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About one year ago, the official consumer launch of virtual reality (VR) hit the shelves.

Over the course of the past year, most early adopters of VR have found it hard to pinpoint one definitive experience that justifies the barrier to entry: a must-play, system-selling game. Why is that?

There are many new design challenges the VR platform presents. While not quite as history-defining, in many ways it’s reminiscent of the transition from pixels to polygons. Developers have to think differently about games, and the technology of VR forces this change in the industry.

Resident Evil VII: Biohazard is a game that thinks differently.

Resident Evil VII shows traditional control methods can work in virtual reality.

One of the earliest challenges faced by VR developers was how to treat player movement. When players can move around in 3D space and their movements can be translated 1-to-1 in game, how can that allow players to explore vast environments beyond the physical limitations of walking around a living room? How can this be solved in a way that won’t make people sick? One answer is the “cockpit” solution, where players are placed directly into some sort of traditional gamepad-controlled vehicle. While this works for aerial and tank combat games like Eve: Valkyrie and Battlezone, this solution puts design constraints on other developers.

Capcom found an answer that feels similar to the cockpit solution, while putting players in control of a human character.

Resident Evil VII (RE7) is played like any other non-VR game—left stick move, right stick camera. Given VR’s nature of having unrestricted camera movement, RE7 complements this by letting players change the direction Ethan (the main character) faces by 30 or 45 degree increments. This means players never have to turn their head 180 degrees in a seated position to backtrack down a hallway. Every moment of action is right in front of the player. It pulls it off without feeling cumbersome, and does so without making players feel motion sick. Capcom’s success at answering the question of movement and control is critical in the infant stages of the VR industry.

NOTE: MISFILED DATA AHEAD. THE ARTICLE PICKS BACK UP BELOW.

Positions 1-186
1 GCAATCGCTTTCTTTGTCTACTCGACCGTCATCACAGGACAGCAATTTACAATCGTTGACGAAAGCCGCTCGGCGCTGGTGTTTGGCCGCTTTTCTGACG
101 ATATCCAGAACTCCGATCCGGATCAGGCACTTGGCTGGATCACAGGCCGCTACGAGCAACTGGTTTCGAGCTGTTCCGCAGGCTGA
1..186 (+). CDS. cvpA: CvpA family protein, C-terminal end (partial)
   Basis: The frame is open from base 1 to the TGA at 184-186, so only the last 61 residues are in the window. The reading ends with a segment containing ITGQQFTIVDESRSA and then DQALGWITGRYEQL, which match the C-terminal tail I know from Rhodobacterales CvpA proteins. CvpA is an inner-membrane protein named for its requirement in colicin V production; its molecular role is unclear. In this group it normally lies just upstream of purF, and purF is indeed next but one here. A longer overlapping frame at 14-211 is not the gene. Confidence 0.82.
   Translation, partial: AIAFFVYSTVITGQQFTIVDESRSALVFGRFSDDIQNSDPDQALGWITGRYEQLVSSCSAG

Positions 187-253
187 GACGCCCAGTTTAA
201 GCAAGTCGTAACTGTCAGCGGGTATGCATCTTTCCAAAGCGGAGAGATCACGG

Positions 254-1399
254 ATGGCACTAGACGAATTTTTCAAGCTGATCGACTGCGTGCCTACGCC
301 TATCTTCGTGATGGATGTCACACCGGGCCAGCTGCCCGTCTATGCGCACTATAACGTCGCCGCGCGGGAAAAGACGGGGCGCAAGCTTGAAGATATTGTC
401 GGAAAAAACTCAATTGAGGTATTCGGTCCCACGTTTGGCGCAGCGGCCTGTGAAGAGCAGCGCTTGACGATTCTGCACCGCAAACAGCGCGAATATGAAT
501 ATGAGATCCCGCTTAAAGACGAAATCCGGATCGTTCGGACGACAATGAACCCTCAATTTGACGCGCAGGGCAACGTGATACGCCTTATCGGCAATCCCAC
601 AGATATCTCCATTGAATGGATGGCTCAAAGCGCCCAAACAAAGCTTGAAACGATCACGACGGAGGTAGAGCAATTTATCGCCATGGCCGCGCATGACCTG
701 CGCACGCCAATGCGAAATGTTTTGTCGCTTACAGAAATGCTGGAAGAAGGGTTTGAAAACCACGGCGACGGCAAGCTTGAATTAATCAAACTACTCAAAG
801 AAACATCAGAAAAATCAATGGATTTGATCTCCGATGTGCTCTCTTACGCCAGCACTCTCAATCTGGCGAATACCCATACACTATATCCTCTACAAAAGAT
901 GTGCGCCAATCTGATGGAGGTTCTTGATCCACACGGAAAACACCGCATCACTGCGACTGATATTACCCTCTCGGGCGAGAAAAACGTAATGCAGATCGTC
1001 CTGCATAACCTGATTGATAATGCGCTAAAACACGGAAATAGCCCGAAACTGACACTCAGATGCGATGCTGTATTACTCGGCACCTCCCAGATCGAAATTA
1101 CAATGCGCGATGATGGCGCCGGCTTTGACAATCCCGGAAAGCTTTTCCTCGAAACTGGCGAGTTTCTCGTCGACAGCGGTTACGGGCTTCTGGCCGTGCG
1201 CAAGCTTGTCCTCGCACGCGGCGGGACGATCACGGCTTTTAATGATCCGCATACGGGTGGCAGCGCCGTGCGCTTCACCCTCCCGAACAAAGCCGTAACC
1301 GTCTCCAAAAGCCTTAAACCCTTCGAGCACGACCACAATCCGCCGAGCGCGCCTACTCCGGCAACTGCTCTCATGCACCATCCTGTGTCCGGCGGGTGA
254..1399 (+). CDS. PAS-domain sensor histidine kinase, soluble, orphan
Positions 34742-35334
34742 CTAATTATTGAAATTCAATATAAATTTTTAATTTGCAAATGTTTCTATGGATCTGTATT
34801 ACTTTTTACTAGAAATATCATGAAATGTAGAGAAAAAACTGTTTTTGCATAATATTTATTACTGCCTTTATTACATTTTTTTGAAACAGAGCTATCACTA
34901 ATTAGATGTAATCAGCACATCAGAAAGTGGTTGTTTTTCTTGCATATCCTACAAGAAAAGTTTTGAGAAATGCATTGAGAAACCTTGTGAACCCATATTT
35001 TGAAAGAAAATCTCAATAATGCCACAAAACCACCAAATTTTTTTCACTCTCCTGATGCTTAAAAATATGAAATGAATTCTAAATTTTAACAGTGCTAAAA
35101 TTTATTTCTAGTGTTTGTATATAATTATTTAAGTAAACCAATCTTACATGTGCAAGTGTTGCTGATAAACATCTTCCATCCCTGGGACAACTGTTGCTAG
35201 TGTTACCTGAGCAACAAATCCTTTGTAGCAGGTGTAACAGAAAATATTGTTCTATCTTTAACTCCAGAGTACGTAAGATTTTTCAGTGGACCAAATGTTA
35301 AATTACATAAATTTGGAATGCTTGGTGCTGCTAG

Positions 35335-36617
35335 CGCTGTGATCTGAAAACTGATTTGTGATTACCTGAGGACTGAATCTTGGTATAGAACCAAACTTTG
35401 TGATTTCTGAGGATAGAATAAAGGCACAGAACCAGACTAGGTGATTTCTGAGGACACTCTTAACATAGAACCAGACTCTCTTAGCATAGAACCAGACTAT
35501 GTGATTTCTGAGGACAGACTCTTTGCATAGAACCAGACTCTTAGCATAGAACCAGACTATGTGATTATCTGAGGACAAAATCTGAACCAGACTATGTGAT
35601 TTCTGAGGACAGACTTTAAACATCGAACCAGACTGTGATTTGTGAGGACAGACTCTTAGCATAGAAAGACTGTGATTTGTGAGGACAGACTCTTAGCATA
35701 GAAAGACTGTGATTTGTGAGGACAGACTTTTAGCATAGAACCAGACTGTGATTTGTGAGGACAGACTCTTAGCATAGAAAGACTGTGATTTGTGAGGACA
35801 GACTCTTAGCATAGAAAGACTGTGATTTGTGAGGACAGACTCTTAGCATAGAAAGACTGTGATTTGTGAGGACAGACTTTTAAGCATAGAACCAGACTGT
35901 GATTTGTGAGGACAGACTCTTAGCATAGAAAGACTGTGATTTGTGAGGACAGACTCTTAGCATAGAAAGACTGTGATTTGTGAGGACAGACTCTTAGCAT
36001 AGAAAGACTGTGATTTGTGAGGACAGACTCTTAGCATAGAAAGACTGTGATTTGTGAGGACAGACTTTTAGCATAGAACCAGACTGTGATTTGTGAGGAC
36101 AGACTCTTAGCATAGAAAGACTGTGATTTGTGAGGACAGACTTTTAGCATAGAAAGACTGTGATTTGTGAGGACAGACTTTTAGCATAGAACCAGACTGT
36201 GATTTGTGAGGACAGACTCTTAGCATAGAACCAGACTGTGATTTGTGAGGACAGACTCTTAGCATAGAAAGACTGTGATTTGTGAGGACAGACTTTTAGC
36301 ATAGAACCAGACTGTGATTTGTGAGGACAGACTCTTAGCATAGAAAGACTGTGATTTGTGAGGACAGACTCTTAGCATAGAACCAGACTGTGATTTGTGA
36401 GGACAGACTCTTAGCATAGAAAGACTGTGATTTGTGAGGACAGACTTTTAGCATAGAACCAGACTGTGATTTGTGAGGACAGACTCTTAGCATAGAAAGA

Resident Evil VII brings the production value and substantiality that most of the year one VR market lacks.

In a sea of early access shooting galleries, RE7 feels like a breath of fresh, Louisiana air. It’s meaty, polished, and easy to play for long sessions without feeling the need to stop due to fatigue. RE7 really shows what VR is capable of, given the budget. It’s easy to say “throw money at a project and it’ll be better”, but production value and polish aren’t a one-way street. It’s a business risk to dump millions of dollars into more animators, programmers, artists, more QA, etc., on a game with a selling point in VR. Capcom desperately needed this game to be good, especially coming off the heels of the profoundly disappointing Street Fighter V.

Bottom line: if virtual reality is going to be a multi-billion dollar industry, there needs to be consumer confidence.

There needs to be assurance that these kind of large, big budget experiences will continue to exist in VR. There needs to be justification that the cost of VR headsets can be rationalized to players lying beyond a niche market. Large publishers need confidence that VR can be a lucrative venture, something worth putting serious marketing dollars behind.

The industry desperately needs these success stories. Capcom has laid out the blueprint for AAA VR, hopefully others can follow suit.

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